Encyclopedia of Couple and Family Therapy

2019 Edition
| Editors: Jay L. Lebow, Anthony L. Chambers, Douglas C. Breunlin

Therapist Position in Couple and Family Therapy

  • Claire HapkeEmail author
Reference work entry
DOI: https://doi.org/10.1007/978-3-319-49425-8_553

Name of Concept

Therapist Position.


The position that family therapists take in the room with clients begins with an alliance. This is the most important aspect of therapy, and can often determine a beneficial outcome. After a therapeutic bond has been created, there are two stances typically taken by therapists when in the room with a client. Therapists often take a directive position or a nondirective position with clients. The position they take in the room is dependent on multiple things. First and foremost, a client’s safety is the therapists’ number one concern. In a therapy setting when there are not any safety concerns, a therapist’s position is often determined by their worldview and ideas about how change occurs in therapy. This worldview can be broken down into two main categories: modern and postmodern ideas.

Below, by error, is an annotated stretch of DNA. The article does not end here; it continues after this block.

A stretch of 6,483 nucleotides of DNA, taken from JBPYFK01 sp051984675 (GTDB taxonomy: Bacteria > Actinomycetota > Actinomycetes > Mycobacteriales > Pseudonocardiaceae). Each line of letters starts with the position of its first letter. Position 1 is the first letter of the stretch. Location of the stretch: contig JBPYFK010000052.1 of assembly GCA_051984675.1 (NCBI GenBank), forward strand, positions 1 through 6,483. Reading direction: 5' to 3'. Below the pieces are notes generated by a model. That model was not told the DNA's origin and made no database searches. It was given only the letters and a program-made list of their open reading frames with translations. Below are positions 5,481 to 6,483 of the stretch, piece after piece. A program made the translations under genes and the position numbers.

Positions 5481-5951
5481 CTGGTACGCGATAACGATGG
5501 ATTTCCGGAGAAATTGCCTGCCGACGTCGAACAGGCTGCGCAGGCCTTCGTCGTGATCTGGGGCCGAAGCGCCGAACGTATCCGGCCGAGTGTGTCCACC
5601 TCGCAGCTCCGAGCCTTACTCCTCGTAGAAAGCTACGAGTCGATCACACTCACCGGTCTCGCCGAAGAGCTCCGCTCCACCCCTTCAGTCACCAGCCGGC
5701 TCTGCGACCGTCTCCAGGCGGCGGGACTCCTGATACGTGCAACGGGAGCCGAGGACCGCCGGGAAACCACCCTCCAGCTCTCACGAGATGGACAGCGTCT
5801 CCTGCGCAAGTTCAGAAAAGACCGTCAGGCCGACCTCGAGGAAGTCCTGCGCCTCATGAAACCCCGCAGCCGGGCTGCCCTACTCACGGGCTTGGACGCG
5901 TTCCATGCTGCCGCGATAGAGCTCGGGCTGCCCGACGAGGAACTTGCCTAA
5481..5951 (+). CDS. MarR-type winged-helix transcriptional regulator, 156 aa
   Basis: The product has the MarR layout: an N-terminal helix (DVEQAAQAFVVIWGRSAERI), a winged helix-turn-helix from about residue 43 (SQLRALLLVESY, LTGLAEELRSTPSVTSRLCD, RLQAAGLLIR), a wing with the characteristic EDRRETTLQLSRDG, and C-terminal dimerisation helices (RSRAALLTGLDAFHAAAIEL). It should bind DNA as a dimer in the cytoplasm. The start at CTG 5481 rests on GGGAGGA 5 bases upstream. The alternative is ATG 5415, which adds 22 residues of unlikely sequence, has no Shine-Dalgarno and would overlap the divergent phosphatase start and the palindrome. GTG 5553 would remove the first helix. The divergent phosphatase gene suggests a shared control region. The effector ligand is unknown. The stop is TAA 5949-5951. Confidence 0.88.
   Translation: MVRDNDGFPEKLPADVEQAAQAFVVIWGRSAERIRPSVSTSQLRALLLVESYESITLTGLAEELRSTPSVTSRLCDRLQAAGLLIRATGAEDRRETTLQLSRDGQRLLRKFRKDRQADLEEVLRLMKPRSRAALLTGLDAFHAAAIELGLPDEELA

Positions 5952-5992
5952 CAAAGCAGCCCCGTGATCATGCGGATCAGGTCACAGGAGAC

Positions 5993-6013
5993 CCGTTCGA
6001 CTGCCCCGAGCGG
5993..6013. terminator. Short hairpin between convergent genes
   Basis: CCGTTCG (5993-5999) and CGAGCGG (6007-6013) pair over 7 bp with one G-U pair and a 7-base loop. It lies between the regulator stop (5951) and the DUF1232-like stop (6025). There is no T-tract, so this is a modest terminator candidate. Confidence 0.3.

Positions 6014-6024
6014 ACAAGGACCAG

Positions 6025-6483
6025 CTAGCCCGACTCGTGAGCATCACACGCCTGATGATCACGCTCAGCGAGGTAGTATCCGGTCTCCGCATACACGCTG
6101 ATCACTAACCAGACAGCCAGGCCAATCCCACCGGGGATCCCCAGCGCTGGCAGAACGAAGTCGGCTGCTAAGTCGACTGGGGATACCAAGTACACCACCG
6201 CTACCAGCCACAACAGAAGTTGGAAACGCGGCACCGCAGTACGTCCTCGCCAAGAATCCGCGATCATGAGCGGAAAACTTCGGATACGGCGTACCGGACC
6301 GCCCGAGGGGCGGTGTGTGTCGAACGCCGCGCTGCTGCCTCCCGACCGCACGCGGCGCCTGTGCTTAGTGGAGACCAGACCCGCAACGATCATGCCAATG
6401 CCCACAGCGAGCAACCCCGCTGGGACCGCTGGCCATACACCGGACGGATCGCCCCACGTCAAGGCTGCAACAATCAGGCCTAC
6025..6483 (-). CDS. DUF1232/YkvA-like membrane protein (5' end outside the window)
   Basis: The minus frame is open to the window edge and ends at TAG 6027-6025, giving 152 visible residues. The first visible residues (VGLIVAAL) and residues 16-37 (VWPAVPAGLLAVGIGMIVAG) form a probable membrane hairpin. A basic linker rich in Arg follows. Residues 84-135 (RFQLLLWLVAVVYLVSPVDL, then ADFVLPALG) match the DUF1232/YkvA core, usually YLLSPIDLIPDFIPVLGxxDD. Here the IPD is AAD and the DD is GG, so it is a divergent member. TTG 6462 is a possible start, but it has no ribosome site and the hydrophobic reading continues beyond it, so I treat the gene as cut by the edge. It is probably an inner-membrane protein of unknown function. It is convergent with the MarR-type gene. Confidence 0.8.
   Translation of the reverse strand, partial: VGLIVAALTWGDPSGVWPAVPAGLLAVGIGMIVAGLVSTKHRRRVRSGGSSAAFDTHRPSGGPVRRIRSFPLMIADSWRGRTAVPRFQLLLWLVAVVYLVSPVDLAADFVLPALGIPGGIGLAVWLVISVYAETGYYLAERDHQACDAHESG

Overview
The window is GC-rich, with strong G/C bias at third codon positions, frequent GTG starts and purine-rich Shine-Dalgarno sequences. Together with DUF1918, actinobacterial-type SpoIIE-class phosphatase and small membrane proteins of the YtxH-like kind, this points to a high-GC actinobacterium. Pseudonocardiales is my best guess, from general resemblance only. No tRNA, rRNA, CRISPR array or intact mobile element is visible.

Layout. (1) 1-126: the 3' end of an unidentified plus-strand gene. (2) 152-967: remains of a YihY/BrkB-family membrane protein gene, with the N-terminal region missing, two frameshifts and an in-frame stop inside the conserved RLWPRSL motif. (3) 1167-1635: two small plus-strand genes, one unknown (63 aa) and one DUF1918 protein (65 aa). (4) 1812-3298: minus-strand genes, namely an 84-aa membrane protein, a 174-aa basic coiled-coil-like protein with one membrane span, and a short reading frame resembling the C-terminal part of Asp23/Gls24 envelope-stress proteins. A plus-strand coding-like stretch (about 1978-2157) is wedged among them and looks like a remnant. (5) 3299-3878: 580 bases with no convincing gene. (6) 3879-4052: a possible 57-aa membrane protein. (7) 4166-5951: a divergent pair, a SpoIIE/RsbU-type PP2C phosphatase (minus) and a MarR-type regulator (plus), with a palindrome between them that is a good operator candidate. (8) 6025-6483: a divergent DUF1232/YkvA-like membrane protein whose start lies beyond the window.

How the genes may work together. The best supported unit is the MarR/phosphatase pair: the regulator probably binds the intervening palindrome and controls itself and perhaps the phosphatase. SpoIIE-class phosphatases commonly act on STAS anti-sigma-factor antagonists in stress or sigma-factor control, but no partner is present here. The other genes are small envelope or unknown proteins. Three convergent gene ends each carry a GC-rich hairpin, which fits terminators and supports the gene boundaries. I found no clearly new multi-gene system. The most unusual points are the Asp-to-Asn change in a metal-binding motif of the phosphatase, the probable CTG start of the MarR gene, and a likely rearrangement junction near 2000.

Theoretical Context for Concept

Modern Therapy

Modernist therapies are often structured in a way where the therapist is the expert of change and the...

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Copyright information

© Springer Nature Switzerland AG 2019

Authors and Affiliations

  1. 1.Couple and Family Therapy, CSPP Alliant International UniversityLos AngelesUSA
  2. 2.BrooklynUSA

Section editors and affiliations

  • Sean D. Davis
    • 1
  1. 1.California School of Professional PsychologyAlliant International UniversitySacramentoUSA